It’s been a cool and rainy spring so far, but my yard is starting to green up. I planted a native beautyberry bush (Callicarpa americana) last year and I’m anxious to see whether we’ll see the berries this time around. Since growing things – especially native plants – is on my mind, I naturally turned to the U.S. Department of Agriculture’s U.S. Forest Service for both inspiration and instruction.
I’m not quite ready to start my own nursery, but if I were, the Nursery Manual for Native Plants: A Guide for Tribal Nurseries would be a big help. Although this book had its origin in several meetings with tribal members to discuss their needs for native plants, facilities, and training, and it uses plants important to Native Americans as examples, anyone interested in the propagation of native species of plants can find a lot to interest them here.
Take seeds, for instance. Although there are commercial sources for some native plants, it’s obviously possible to head into the woods and gather your own – but would you know what to look for, and at what time of year? You need to know when plants flower (and for many species, that’s not so obvious) and the best timing to gather a given seed crop. Another essay in the book talks about how to get seeds to germinate. To propagate some species, you need to use scarification – disrupting an impermeable seedcoat so water and oxygen can enter dormant seeds. Some seeds need fire (there’s a section on smoking them as a technique), digestive acids in the stomachs of animals, or abrasion by blowing sand or ice. I guess I won‘t be trying this kind of thing at home, but it’s great for budding nursery growers and interesting to read about.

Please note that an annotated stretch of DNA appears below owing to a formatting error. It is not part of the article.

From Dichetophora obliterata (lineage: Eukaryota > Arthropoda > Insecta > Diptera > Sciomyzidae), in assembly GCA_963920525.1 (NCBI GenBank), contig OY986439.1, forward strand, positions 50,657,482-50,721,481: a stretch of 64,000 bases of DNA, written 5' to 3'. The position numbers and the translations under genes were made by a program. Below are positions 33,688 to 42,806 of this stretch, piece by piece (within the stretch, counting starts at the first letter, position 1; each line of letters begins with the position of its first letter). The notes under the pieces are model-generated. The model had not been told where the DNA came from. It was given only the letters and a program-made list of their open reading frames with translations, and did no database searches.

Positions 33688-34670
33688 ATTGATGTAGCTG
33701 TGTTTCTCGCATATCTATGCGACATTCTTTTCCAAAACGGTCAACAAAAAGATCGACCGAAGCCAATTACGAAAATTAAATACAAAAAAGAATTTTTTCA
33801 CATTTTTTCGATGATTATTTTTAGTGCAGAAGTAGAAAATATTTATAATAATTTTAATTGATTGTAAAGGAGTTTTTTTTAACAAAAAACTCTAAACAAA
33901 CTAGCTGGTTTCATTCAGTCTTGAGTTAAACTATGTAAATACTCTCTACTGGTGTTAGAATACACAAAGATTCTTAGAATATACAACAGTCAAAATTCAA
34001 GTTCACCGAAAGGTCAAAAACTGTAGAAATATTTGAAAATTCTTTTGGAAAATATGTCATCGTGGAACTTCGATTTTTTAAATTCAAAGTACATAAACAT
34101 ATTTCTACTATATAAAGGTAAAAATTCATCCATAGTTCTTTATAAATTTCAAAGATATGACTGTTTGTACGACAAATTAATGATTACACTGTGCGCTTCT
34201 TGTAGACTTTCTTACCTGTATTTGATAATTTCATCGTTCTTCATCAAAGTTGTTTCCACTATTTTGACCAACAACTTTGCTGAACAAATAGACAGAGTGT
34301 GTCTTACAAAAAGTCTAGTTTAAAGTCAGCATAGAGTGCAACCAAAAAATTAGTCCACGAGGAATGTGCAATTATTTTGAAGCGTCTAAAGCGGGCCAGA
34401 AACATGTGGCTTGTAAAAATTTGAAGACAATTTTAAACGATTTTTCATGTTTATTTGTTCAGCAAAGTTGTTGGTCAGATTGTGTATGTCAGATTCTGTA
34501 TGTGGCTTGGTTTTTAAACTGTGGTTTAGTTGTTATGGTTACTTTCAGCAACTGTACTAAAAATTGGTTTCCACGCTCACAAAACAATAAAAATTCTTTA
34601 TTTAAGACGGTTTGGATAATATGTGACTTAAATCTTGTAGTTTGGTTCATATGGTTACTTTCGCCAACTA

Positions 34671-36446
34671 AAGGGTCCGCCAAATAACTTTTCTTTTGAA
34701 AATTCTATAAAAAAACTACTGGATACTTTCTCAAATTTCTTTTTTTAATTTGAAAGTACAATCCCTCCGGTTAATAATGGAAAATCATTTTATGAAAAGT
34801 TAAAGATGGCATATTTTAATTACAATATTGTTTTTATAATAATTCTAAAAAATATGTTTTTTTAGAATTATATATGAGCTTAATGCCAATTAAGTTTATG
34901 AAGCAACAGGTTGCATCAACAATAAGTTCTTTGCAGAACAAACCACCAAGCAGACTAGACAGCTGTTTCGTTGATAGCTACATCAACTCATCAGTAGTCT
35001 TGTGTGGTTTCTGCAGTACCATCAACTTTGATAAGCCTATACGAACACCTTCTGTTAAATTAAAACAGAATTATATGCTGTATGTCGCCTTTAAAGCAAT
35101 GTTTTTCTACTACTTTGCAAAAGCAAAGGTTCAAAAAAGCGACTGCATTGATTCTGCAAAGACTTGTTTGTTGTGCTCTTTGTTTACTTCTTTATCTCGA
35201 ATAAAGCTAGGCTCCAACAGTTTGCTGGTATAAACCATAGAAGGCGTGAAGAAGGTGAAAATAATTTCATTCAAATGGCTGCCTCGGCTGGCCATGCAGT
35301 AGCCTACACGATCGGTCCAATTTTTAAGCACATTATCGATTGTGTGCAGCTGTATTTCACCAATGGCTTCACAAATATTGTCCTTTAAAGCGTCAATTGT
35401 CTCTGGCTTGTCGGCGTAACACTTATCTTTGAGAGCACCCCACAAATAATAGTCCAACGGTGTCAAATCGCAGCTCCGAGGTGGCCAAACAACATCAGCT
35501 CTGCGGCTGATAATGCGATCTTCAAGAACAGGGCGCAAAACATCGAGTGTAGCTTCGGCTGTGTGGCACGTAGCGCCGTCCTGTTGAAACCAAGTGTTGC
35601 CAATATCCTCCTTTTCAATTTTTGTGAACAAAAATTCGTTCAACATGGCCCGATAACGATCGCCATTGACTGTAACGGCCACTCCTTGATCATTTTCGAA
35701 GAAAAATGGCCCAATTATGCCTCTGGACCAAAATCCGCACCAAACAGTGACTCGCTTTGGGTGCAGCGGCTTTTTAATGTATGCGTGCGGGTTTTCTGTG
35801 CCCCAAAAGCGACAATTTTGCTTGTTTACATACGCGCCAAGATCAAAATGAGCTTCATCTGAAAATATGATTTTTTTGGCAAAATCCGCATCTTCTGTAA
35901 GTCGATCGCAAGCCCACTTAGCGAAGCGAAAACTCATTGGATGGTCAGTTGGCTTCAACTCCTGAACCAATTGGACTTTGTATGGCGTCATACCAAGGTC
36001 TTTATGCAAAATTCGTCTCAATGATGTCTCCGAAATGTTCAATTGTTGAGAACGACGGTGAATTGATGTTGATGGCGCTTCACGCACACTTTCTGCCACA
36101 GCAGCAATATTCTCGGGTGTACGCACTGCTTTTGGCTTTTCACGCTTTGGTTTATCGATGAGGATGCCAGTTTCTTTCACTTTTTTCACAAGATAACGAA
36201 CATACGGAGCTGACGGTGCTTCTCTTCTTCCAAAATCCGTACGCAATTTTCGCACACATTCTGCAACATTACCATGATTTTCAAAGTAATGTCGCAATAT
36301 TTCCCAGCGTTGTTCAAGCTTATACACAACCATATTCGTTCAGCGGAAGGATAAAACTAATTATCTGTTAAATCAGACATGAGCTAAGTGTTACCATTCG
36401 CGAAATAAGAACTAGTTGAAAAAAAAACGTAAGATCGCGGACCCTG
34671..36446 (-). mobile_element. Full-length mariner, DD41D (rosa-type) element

Because the Nursery Manual for Native Plants is filled with the wonderful common names of such species, occasionally you can find bits of “found poetry”, like this one:
Common Dioecious Plants
Nursery Manual for Native Plants holds great charm for feeble home gardeners like me, as well as a trove of great information for Native Americans or anyone else with a serious commitment to propagating and harvesting America’s unparalleled herbaceous and woody wealth. You can browse through it here, get your own copy here, or find it in a library.